15 private String textJustify;
16 private Float textRadialOffset;
17 private String textAnchor;
18 private Float textRotate;

Constant properties

1 public void setSymbolPlacement(@Property.SYMBOL_PLACEMENT String value)
2 public void setSymbolSpacing( Float value)
3 public void setSymbolAvoidEdges( Boolean value)
4 public void setIconAllowOverlap( Boolean value)
5 public void setIconIgnorePlacement( Boolean value)
6 public void setIconOptional( Boolean value)
7 public void setIconRotationAlignment(@Property.ICON_ROTATION_ALIGNMENT String value)
8 public void setIconTextFit(@Property.ICON_TEXT_FIT String value)
9 public void setIconTextFitPadding( Float[] value)
10 public void setIconPadding( Float value)
11 public void setIconKeepUpright( Boolean value)
12 public void setIconPitchAlignment(@Property.ICON_PITCH_ALIGNMENT String value)
13 public void setTextPitchAlignment(@Property.TEXT_PITCH_ALIGNMENT String value)
14 public void setTextRotationAlignment(@Property.TEXT_ROTATION_ALIGNMENT String value)
15 public void setTextLineHeight( Float value)
16 public void setTextVariableAnchor( String[] value)
17 public void setTextMaxAngle( Float value)
18 public void setTextPadding( Float value)

The above code lists the constant properties of a symbol layer in the Android Maps SDK. The properties define the behavior and appearance of the symbols on a map layer. For example, the setSymbolPlacement method sets the placement of the symbols in relation to the geometry they represent. The setIconAllowOverlap method determines whether or not icons can overlap with each other. Similarly, setTextPitchAlignment sets the vertical alignment of the text in relation to its anchor. These properties help to customize the look and feel of the symbols in a map layer.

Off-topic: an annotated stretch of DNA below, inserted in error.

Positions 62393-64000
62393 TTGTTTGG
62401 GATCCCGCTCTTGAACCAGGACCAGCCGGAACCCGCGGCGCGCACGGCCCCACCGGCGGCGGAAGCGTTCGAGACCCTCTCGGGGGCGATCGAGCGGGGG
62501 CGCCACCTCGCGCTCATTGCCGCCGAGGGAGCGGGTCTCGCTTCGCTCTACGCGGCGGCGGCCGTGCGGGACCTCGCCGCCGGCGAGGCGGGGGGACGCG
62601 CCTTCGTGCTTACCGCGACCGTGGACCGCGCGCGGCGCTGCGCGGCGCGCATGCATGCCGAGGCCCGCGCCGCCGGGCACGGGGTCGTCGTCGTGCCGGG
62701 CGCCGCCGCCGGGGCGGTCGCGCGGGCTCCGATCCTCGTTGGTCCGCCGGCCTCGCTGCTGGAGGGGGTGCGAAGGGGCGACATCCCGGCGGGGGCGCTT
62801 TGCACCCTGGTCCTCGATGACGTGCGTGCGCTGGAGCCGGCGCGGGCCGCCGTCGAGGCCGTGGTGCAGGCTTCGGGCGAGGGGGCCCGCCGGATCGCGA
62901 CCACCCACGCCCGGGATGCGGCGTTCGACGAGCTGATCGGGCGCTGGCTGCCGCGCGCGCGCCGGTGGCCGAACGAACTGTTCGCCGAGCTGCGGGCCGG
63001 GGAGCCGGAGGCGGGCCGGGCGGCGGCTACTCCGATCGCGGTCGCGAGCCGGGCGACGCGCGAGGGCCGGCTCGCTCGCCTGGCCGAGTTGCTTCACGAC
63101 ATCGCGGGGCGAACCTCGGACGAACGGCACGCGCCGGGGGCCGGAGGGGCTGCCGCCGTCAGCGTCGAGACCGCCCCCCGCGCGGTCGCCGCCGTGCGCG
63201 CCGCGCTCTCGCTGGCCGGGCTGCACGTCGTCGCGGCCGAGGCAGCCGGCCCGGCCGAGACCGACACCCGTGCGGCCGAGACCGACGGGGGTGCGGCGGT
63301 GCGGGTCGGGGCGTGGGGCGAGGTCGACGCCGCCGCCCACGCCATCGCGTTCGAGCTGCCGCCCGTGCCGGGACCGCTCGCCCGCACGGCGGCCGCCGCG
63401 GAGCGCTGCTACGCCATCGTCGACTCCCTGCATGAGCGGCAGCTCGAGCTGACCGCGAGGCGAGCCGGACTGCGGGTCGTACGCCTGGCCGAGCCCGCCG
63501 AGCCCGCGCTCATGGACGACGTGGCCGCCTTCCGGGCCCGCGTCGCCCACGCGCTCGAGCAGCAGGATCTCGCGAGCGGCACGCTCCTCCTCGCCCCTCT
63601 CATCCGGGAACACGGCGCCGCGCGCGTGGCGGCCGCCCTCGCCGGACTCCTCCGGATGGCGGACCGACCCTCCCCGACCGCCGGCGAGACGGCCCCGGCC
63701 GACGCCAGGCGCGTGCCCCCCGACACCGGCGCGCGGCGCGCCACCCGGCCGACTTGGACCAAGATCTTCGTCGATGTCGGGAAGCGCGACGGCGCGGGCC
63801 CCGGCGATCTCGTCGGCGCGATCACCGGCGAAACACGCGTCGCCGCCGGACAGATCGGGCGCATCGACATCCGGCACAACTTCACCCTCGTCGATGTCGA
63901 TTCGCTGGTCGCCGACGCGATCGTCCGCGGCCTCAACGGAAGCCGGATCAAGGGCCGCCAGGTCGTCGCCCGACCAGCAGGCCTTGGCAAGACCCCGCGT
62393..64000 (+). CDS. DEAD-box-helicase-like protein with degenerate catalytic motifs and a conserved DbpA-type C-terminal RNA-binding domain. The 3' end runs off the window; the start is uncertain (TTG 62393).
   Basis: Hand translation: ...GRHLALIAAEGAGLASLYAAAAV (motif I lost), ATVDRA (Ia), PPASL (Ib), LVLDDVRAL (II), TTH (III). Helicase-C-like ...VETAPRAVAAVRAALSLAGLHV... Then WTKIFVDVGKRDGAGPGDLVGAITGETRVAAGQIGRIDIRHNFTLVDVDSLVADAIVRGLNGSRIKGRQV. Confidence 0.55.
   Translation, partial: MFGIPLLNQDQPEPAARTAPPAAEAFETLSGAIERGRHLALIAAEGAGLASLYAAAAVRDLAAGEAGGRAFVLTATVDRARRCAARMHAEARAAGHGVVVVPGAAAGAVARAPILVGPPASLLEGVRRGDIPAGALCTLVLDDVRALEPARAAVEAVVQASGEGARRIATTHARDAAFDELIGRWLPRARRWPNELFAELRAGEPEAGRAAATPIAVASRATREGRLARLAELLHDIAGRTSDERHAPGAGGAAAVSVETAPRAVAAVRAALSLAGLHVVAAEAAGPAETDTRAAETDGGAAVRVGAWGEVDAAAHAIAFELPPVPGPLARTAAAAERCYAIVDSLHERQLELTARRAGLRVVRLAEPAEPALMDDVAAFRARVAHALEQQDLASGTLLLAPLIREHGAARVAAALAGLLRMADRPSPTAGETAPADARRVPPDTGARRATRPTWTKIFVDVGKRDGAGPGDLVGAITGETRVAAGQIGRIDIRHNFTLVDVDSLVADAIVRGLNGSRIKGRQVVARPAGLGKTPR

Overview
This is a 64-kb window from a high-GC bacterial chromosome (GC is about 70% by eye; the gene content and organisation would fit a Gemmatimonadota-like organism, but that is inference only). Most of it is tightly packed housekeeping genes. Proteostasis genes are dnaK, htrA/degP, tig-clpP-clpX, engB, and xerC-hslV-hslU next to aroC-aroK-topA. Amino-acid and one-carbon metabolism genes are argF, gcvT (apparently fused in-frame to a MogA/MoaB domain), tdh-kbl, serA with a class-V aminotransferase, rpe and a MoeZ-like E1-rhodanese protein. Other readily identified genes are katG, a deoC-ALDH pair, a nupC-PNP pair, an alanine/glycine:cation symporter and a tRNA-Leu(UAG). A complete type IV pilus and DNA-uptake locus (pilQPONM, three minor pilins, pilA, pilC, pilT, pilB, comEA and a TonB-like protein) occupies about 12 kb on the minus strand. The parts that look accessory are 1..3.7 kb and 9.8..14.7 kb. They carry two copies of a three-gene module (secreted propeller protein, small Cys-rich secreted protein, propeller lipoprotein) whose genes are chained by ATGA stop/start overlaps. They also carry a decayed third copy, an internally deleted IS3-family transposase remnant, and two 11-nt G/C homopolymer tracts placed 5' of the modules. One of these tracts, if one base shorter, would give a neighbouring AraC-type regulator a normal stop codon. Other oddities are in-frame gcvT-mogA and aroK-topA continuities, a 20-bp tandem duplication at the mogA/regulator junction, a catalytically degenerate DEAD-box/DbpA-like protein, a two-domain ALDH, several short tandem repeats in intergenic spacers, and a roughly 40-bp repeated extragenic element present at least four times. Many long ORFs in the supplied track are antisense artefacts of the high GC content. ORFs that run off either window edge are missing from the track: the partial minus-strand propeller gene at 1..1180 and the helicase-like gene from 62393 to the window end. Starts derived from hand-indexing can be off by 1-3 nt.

Line annotations in Nextbillion.ai’s Android Maps SDK allow developers to display lines or paths on the map. With this feature, it is possible to represent linear features such as roads, rivers, and borders, with custom styles and attributes. The SDK provides data-driven and constant properties to control the appearance of lines, such as line width, color, join, opacity, and more. The line annotations are drawn over the base map tiles and can be updated dynamically as the map view changes, making them a powerful tool for visualizing linear features in a map-based application.

Data-driven properties

1 private boolean isDraggable;
2 private JsonElement data;
3 private LineString geometry;
4 private String lineJoin;
5 private Float lineOpacity;
6 private String lineColor;